Private schools that specialize in improving children's marks through intensive focus on examination needs are informally called "cram-colleges".
In Sri Lanka the word "college" (known as Vidyalaya in Sinhala) normally refers to a secondary school, which usually signifies above the 5th standard. During the British colonial period a limited number of exclusive secondary schools were established based on English public school model (Royal College Colombo, S. Thomas' College, Mount Lavinia, Trinity College, Kandy) these along with several Catholic schools (St. Joseph's College, Colombo, St Anthony's College) traditionally carry their name as colleges. Following the start of free education in 1931 large group of central colleges were established to educate the rural masses. Since Sri Lanka gained Independence in 1948, many schools that have been established have been named as "college".
As well as an educational institution, the term can also refer, following its etymology, to any formal group of colleagues set up under statute or regulation; often under a Royal Charter. Examples are an electoral college, the College of Arms, a college of canons, and the College of Cardinals. Other collegiate bodies include professional associations, particularly in medicine and allied professions. In the UK these include the Royal College of Nursing and the Royal College of Physicians. Examples in the United States include the American College of Physicians, the American College of Surgeons, and the American College of Dentists. An example in Australia is the Royal Australian College of General Practitioners.
In Australia a college may be an institution of tertiary education that is smaller than a university, run independently or as part of a university. Following a reform in the 1980s many of the formerly independent colleges now belong to a larger universities.
Referring to parts of a university, there are residential colleges which provide residence for students, both undergraduate and postgraduate, called university colleges. These colleges often provide additional tutorial assistance, and some host theological study. Many colleges have strong traditions and rituals, so are a combination of dormitory style accommodation and fraternity or sorority culture.
Most technical and further education institutions (TAFEs), which offer certificate and diploma vocational courses, are styled "TAFE colleges" or "Colleges of TAFE".
Some senior high schools also refer to themselves as colleges.
In Canada, the term "college" usually refers to a trades school, applied arts/science/technology/business/health school or community college. These are post-secondary institutions granting certificates, diplomas, associate's degree, and in some cases bachelor's degrees. In Quebec, the term is seldom used; the French acronym for public colleges, CEGEP (Collège d'enseignement général et professionnel, "college of general and professional education"), is colloquially all collegiate level institutions specific to the Quebec education system, a step that is required to continue onto university (unless one applies as a "mature" student, meaning 21 years of age or over, and out of the educational system for at least 2 years), or to learn a trade. In Ontario and Alberta, there are also institutions which are designated university colleges, as they only grant undergraduate degrees. This is to differentiate between universities, which have both undergraduate and graduate programs and those that do not. In contrast to usage in the United States, there is a strong distinction between "college" and "university" in Canada. In conversation, one specifically would say either "They are going to university" (i.e., studying for a three- or four-year degree at a university) or "They are going to college" (suggesting technical/career training or university transfer courses).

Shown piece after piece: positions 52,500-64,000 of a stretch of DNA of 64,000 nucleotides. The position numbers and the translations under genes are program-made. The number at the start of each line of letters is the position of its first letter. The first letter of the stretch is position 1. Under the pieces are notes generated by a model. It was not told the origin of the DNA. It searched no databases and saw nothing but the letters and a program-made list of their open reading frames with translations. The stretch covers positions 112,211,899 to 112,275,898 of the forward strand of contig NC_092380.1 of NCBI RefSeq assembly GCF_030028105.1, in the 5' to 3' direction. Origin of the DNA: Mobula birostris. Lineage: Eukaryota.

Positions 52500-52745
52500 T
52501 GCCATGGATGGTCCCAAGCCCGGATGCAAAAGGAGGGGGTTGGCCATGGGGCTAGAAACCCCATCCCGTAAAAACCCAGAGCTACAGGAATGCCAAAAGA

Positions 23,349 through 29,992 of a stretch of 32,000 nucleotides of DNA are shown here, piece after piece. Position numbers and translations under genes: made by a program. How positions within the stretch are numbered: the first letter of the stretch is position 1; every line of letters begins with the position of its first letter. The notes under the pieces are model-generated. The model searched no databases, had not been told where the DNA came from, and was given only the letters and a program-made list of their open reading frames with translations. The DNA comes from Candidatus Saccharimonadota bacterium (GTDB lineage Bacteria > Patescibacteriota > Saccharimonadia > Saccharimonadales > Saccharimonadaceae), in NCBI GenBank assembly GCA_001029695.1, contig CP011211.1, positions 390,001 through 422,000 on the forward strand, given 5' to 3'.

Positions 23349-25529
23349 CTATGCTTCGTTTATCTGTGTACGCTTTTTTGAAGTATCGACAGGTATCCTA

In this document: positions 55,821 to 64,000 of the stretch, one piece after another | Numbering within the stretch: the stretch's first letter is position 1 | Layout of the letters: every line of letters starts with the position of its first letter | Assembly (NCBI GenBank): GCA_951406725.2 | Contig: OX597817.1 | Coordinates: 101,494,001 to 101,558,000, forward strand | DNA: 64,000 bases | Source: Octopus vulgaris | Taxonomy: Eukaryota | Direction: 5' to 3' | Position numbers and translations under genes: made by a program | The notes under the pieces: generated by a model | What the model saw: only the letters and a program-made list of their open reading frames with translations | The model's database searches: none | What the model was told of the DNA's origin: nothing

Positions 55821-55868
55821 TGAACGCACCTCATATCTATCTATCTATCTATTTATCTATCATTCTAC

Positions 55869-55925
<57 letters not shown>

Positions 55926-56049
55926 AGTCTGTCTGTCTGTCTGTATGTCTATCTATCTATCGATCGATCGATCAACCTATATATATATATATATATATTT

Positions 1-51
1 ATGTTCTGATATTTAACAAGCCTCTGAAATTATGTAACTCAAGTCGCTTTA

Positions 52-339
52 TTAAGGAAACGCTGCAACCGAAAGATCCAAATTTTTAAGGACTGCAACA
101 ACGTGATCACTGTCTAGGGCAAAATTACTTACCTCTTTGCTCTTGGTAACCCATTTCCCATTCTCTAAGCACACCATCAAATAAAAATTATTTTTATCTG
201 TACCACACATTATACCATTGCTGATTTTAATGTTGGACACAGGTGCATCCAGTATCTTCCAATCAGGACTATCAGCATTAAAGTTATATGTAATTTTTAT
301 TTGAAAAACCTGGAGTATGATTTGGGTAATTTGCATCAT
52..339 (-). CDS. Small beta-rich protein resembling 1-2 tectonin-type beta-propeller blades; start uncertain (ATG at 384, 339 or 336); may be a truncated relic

The Royal Military College of Canada, a full-fledged degree-granting university, does not follow the naming convention used by the rest of the country, nor does its sister school Royal Military College Saint-Jean or the now closed Royal Roads Military College.
The term "college" also applies to distinct entities within a university (usually referred to as "federated colleges" or "affiliated colleges"), similar to the residential colleges in the United Kingdom. These colleges act independently, but in affiliation or federation with the university that actually grants the degrees. For example, Trinity College was once an independent institution, but later became federated with the University of Toronto, and is now one of its residential colleges (though it remains a degree-granting institution through its Faculty of Divinity). In the case of Memorial University of Newfoundland, located in St. John's, the Corner Brook campus is called Sir Wilfred Grenfell College. Occasionally, "college" refers to a subject specific faculty within a university that, while distinct, are neither federated nor affiliated—College of Education, College of Medicine, College of Dentistry, College of Biological Science among others.